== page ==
Put your hand in your pocket and pull out your purse
A ha'penny or a penny will do you no harm
Who's that knocking at the window?
Who's that knocking at the door?
It's little Mary Ann with a candle in her hand
And she's going down the cellar for some coal

This is a South Lancashire song sung when knocking at doors asking for money to buy fireworks, or combustibles for a bonfire (known as "Cob-coaling"), there are many variations, this is a shorter one:

We come a Cob-coaling for Bonfire time,
Your coal and your money we hope to enjoy.
Fal-a-dee, fal-a-die, fal-a-diddly-i-do-day.
If you don't have a penny a ha'penny will do.
If you don't have a ha'penny, then God bless you.

The custom seems to have died out in the 1980s–1990s with the rise of the American import of "Trick-or-treating."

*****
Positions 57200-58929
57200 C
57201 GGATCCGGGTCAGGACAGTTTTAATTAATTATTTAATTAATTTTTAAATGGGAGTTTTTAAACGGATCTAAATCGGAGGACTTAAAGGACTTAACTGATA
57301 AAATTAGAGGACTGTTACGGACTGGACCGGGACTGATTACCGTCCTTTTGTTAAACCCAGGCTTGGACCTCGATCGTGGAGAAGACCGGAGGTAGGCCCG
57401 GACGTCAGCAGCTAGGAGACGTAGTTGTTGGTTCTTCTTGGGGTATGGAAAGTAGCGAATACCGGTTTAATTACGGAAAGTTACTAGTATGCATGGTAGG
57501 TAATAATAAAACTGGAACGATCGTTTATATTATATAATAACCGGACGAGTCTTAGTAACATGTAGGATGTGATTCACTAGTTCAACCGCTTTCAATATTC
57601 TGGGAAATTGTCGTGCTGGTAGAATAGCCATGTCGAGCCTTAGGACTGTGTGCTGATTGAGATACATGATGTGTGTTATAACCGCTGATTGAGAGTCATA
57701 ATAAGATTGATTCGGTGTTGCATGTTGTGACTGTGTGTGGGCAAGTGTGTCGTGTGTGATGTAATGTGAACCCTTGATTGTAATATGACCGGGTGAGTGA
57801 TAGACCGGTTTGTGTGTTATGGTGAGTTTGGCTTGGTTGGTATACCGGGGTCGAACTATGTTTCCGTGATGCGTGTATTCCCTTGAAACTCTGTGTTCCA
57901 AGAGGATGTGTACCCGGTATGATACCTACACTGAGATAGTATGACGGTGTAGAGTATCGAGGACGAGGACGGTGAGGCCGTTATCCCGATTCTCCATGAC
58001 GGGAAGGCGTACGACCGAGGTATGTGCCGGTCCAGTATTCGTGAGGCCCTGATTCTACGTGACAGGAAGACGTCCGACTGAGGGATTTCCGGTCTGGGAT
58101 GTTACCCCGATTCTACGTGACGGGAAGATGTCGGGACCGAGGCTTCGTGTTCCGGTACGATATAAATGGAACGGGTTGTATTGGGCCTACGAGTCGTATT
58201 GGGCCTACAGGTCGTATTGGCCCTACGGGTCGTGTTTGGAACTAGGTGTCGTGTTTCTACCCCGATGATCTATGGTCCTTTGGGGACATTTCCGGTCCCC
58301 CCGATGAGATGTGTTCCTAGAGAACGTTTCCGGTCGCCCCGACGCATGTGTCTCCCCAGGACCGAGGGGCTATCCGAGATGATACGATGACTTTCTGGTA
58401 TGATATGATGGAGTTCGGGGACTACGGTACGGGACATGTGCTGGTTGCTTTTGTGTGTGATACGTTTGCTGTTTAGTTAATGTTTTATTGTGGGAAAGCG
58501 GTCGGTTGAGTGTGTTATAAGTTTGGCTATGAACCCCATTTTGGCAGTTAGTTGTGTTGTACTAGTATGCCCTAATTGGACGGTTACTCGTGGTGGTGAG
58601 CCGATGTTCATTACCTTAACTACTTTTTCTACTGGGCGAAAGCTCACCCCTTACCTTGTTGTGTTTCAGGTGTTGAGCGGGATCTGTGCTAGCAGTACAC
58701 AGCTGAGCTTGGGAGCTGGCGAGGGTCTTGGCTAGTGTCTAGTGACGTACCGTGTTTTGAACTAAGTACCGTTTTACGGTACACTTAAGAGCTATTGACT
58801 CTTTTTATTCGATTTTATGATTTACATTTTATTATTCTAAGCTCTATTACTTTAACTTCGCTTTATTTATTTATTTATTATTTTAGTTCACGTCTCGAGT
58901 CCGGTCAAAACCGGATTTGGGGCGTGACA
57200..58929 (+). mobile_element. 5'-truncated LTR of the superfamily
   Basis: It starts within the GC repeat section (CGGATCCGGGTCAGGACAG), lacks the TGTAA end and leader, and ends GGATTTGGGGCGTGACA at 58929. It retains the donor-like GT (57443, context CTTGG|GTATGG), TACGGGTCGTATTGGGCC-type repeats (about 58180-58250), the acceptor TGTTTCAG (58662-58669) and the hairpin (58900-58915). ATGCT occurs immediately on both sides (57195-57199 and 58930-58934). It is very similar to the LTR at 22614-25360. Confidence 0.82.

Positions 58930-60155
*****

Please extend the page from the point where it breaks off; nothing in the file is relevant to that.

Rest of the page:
See also

Footnotes

  1. ^ Kerre Woodham Guy Fawkes Night: Gone with a bang, The New Zealand Herald, 11 November 2007
  2. ^ Acton, Nancy (November 4, 2008), Why observe Guy Fawkes traditions?, The Royal Gazette, http://www.royalgazette.com/siftology.royalgazette/Article/article.jsp?articleId=7d8b23b30030013&sectionId=80  
  3. ^ St Peter's School, York, Old Peterites, http://www.st-peters.york.sch.uk/opclub/framesOP.htm  
  4. ^ H2G2 Entry on York, England, BBC, http://www.bbc.co.uk/dna/h2g2/A577055  
  5. ^ A Penny for the Guy, http://www.icons.org.uk/theicons/collection/bonfire-night/features/a-penny-for-the-guy-in-progress  
  6. ^ Keating, Sheila (October 20, 2007), Where to get the best treacle toffee, London: Times Online, http://www.timesonline.co.uk/tol/life_and_style/food_and_drink/article2662748.ece